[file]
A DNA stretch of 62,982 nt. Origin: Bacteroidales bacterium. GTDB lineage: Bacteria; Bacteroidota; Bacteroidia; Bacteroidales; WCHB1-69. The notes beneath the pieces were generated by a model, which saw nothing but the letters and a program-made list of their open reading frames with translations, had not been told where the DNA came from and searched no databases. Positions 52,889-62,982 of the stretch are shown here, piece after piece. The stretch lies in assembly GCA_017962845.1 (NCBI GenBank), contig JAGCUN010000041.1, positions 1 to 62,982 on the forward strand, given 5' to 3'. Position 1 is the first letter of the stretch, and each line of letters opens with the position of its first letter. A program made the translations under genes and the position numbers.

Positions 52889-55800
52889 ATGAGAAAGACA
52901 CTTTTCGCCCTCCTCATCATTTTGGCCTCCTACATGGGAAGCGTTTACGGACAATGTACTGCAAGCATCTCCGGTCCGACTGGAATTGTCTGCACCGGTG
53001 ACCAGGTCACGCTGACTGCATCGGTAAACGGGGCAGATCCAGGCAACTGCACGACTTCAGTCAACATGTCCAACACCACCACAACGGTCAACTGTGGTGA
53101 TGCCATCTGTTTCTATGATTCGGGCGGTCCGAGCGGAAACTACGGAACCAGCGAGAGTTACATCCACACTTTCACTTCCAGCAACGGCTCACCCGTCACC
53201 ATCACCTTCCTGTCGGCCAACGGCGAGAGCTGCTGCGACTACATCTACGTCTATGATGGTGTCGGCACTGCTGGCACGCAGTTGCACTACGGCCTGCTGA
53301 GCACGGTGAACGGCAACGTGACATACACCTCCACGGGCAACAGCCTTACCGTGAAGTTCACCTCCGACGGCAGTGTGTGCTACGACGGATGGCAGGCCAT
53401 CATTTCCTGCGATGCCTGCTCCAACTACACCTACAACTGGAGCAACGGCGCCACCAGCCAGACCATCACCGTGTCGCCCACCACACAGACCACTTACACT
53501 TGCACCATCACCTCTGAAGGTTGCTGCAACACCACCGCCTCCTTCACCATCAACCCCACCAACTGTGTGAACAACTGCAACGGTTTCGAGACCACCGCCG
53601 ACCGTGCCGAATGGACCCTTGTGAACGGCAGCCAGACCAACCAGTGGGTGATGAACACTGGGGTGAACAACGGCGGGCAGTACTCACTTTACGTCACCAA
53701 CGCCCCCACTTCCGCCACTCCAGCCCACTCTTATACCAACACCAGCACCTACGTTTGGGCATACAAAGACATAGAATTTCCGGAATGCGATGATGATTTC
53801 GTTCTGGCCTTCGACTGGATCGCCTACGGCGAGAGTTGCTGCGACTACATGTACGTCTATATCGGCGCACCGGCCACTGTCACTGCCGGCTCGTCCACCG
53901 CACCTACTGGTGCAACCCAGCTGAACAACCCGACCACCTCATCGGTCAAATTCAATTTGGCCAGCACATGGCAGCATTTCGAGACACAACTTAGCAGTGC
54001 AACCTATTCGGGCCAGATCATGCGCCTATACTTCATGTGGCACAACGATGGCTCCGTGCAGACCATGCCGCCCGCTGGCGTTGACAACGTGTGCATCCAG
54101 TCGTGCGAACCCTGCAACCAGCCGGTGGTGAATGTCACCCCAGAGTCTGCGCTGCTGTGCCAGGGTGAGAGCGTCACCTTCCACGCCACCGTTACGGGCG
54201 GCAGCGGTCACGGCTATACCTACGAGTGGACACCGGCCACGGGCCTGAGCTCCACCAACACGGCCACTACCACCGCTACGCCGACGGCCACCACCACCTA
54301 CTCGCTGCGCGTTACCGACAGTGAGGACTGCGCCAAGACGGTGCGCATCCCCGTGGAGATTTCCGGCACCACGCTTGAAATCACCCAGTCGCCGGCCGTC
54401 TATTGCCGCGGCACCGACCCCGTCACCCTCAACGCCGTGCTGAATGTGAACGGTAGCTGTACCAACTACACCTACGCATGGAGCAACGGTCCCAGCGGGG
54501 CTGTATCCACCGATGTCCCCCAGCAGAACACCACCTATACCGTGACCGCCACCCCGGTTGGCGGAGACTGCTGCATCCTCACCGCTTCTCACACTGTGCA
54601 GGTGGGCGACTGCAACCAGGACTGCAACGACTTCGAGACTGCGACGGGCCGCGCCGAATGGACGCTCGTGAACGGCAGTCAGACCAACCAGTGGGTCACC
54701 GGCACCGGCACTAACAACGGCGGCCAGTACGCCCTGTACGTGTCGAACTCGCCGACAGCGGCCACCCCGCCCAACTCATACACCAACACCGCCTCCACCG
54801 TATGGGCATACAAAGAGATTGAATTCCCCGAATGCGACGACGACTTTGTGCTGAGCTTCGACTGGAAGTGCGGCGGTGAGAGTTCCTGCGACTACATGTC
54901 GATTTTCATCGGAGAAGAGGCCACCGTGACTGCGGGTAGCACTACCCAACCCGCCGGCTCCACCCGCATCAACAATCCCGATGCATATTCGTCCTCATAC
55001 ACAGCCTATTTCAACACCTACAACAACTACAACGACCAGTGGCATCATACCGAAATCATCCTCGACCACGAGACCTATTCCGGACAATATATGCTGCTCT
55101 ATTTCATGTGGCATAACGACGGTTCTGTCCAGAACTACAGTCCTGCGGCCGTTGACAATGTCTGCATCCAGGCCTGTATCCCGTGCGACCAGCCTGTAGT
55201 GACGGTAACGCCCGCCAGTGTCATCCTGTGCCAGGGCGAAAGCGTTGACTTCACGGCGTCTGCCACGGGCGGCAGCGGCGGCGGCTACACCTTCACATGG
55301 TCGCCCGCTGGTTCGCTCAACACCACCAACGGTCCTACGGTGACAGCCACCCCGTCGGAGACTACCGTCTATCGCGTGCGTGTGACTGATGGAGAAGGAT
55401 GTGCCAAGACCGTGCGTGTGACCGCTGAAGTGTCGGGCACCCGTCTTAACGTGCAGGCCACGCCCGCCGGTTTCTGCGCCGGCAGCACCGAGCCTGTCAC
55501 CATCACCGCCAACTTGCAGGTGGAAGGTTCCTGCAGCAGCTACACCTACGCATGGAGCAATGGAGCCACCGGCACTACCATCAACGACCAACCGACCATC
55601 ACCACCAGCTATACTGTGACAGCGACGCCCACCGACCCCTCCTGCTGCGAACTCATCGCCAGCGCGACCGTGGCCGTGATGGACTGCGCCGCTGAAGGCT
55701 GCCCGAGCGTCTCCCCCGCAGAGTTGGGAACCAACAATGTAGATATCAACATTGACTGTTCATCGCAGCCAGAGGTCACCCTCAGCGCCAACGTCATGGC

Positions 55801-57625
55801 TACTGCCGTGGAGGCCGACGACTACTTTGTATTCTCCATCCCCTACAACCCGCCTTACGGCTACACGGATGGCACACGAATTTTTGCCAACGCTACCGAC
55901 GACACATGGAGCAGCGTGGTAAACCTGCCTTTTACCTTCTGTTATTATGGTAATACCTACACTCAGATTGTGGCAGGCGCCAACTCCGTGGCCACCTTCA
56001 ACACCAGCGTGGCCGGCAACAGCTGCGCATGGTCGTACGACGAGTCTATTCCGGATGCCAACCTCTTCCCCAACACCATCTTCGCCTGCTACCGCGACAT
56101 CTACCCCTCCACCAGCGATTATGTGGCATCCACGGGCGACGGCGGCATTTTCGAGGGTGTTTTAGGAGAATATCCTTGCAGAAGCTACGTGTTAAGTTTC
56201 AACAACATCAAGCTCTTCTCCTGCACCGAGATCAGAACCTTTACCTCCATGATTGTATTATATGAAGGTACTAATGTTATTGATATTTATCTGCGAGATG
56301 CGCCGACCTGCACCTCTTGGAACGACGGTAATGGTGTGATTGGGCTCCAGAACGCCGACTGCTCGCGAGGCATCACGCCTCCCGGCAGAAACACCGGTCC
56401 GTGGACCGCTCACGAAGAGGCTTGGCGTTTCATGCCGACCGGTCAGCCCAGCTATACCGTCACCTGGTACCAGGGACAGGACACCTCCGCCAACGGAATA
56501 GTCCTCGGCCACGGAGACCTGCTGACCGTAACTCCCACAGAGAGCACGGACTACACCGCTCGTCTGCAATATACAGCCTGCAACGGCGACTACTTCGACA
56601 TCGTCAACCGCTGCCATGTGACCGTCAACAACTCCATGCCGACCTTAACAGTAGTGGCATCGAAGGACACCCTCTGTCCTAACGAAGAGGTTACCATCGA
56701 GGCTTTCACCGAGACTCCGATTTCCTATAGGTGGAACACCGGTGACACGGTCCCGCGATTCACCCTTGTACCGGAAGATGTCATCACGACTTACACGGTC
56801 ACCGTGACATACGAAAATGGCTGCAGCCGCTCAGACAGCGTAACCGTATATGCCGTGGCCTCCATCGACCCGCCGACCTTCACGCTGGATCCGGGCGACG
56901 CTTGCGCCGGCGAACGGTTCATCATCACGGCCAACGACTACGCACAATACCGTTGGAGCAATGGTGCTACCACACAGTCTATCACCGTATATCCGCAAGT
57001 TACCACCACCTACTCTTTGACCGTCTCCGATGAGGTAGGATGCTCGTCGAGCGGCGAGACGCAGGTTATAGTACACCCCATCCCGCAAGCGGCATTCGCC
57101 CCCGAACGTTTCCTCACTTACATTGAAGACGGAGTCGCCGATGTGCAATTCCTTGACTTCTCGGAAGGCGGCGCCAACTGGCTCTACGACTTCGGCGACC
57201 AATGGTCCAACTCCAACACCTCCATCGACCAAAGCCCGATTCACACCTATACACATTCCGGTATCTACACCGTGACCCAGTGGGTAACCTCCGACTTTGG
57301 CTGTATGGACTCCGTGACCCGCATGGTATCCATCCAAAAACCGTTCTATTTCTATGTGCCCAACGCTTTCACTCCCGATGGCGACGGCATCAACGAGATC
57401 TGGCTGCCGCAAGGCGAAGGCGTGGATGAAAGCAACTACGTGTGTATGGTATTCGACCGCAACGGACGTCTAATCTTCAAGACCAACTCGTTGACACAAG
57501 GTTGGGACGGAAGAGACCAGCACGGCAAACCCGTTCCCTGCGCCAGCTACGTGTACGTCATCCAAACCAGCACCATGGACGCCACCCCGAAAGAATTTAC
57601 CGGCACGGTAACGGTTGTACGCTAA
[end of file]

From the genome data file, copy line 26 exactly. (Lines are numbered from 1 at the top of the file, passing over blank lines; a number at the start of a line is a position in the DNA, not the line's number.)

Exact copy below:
55101 ATTTCATGTGGCATAACGACGGTTCTGTCCAGAACTACAGTCCTGCGGCCGTTGACAATGTCTGCATCCAGGCCTGTATCCCGTGCGACCAGCCTGTAGT